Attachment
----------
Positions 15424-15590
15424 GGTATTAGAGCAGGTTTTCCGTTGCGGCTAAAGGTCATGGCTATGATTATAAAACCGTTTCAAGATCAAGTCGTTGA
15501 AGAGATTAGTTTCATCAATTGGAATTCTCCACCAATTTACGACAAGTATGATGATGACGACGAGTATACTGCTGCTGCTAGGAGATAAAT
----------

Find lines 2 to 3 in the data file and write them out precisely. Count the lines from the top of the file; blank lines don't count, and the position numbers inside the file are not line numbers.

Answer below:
15424 GGTATTAGAGCAGGTTTTCCGTTGCGGCTAAAGGTCATGGCTATGATTATAAAACCGTTTCAAGATCAAGTCGTTGA
15501 AGAGATTAGTTTCATCAATTGGAATTCTCCACCAATTTACGACAAGTATGATGATGACGACGAGTATACTGCTGCTGCTAGGAGATAAAT